On 20 August 2021, the Royal United Services Institute (RUSI) ‘Future of Financial Intelligence Sharing’ (FFIS) international research programme submitted the following response to the European Commission ‘Road Map’ on AML/CFT public-private partnerships.
“Traditional approaches to AML/CFT reporting in Europe (in tandem with other jurisdictions around the world) have struggled to demonstrate effective results. Financial crime scandals continue to occur and – 30 years since the current AML/CFT framework was conceived – quantitative measures of outcomes against money laundering remain desperately low.
Reviewing data from several AML/CFT regimes in key financial centres, our landmark study in 2017 highlighted the growing financial cost, limited evidence of effective outcomes and increasing data collection footprint on societies arising from traditional AML/CFT suspicious reporting frameworks.
In parallel, using a different methodology, a 2017 Europol study indicated very poor performance in relation to how EU Member States convert AML/CFT reporting from the private sector into effective outcomes against crime. The Europol study noted that while almost a million suspicious transactions reports (STRs) were submitted in Member States in 2014 alone, only about 10% of them led to further law enforcement action and only 1% of cases led to recovered assets. These proportions remained relatively unchanged between 2006 and 2017. Since 2015, the introduction of public-private FISPs has led to a step-change in effectiveness in jurisdictions that have applied them.
In 2020, a worldwide FFIS survey of over 20 FISPs, drew together quantitative indicators of impact emerging from both strategic and tactical-level partnerships. The study also highlighted how partnerships enabled resources and expertise to be directed in an agile manner against priority threats, such as COVID-19 related economic crime. Since 2017, several EU member-states have established their own FISPs and Europol has developed the world’s leading cross-border financial information-sharing partnership.
The available evidence indicates that processes of public-private and private-private AML/CFT information sharing can enable regulated entities to be more targeted, relevant, timely and impactful in their AML/CFT reporting to the public sector.
Some EU Member State activity is world-leading in this field. However – in general – the AML/CFT policy environment at the EU level does not provide a conducive environment for public-private and private-private tactical information-sharing. Relevant innovation is driven by Member States and, not yet, by the EU policy framework.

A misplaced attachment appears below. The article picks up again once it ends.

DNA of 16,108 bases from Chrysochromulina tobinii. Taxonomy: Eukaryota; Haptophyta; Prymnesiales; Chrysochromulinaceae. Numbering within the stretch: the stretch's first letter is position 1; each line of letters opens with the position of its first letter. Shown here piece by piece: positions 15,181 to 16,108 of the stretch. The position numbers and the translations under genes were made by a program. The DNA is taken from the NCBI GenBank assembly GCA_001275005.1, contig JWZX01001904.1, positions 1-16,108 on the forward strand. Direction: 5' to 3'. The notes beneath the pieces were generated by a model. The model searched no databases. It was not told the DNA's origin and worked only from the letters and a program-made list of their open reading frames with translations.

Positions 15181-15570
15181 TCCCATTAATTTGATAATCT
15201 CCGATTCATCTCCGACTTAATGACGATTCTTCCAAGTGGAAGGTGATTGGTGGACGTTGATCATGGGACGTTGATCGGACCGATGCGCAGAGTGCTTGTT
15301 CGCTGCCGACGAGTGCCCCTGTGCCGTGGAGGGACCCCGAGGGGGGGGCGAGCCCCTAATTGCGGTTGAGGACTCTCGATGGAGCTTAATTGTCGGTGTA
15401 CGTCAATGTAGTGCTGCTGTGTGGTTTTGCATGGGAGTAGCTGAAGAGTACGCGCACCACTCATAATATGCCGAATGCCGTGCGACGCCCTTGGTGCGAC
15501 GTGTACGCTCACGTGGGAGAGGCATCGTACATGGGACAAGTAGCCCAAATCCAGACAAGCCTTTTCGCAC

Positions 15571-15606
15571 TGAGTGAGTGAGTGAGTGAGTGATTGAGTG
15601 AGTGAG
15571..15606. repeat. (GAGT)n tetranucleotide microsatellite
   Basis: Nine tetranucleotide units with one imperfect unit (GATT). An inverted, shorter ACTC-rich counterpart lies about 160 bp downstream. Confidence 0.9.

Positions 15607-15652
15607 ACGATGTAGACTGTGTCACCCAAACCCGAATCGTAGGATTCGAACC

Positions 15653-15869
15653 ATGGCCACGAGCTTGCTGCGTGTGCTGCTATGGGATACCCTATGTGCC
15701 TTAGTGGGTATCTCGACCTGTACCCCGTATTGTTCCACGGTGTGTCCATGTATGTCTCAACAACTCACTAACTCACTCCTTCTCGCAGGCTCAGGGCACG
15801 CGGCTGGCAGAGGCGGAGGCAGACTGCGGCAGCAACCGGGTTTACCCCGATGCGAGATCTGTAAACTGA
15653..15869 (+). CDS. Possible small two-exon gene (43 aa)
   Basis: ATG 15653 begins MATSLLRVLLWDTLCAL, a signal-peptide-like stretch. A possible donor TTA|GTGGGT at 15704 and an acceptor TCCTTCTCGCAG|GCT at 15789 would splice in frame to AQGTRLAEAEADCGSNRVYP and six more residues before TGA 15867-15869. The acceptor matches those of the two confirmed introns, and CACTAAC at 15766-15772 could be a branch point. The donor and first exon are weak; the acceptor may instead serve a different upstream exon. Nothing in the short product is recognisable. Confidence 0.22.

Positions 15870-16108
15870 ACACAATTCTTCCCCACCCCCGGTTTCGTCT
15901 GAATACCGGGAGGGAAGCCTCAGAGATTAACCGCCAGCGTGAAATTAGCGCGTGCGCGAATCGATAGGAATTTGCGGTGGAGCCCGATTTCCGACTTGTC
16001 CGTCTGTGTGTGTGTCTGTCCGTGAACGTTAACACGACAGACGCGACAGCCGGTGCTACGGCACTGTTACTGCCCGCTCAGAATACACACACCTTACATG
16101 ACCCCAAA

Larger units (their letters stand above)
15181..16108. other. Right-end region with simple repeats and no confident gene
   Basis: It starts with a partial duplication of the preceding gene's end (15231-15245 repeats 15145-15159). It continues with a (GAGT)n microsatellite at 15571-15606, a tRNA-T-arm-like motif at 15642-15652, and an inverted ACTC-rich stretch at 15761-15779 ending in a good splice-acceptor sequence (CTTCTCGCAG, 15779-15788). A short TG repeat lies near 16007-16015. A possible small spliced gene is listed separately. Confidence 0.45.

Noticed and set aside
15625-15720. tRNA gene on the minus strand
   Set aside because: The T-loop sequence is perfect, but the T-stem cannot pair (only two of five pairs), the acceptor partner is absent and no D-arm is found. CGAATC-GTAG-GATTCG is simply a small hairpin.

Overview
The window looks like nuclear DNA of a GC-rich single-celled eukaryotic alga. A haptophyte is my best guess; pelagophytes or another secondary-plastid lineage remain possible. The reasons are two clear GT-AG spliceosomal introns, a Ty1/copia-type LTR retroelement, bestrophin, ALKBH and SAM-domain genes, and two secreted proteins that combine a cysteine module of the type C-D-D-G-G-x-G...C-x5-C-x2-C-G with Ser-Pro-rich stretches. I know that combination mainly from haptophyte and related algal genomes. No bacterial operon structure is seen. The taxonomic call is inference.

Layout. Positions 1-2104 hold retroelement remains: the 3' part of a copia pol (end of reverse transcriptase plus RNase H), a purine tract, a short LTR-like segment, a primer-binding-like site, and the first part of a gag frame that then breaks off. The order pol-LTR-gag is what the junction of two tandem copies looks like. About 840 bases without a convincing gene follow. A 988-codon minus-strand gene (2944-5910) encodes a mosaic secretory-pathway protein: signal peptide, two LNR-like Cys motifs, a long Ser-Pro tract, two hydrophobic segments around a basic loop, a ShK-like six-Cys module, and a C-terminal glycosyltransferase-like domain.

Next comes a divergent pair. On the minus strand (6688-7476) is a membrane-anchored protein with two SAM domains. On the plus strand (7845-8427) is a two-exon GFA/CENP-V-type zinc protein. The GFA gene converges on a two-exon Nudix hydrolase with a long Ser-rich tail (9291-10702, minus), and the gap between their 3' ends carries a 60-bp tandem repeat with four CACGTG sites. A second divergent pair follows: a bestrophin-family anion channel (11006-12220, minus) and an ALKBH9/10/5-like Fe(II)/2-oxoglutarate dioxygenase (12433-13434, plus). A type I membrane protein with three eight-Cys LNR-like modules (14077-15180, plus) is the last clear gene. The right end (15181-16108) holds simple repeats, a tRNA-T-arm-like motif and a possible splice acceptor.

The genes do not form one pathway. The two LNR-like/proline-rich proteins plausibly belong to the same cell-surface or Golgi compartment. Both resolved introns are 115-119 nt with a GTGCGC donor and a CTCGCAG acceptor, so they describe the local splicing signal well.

The EU has an opportunity to lead standards in this area, rather than lag.
We would recommend a greater level of ambition be instilled in the delivery of the roadmap, as follows:
1. Encourage the development of AML/CFT FISPs in all EU member states (at the minimum, FISPs covering trends and typologies), including to fulfil existing legal requirements for FIU feedback in the EU;
2. Provide a clear long-term mandate to the Europol PPP;
3. Establish a PPP framework for the European Public Prosecutor’s Office (EPPO) to assist in the recovery of fraud affecting EU funds;
4. Explore how the EU policy regime can provide greater clarity that public-private AML/CFT tactical FISPs fulfil a ‘legitimate interest’ basis under GDPR;
5. Determine how the EU policy environment can provide more explicit support to private-private AML/CFT information-sharing, taking forward the recommendations of the FATF July 2021 ‘Stock-take’ study.
FFIS is encouraged by the Commission’s roadmap. The EU has an opportunity to improve both AML/CFT effectiveness and also enhance the data proportionality of the AML/CFT regime through leveraging the capabilities of PPPs and placing collaboration at the centre of the system.
We recommend greater ambition in the approach to the roadmap; not just surveying experiences to-date across Europe, but to drive the design of a more targeted, relevant, timely and impactful AML/CFT regime across the EU.”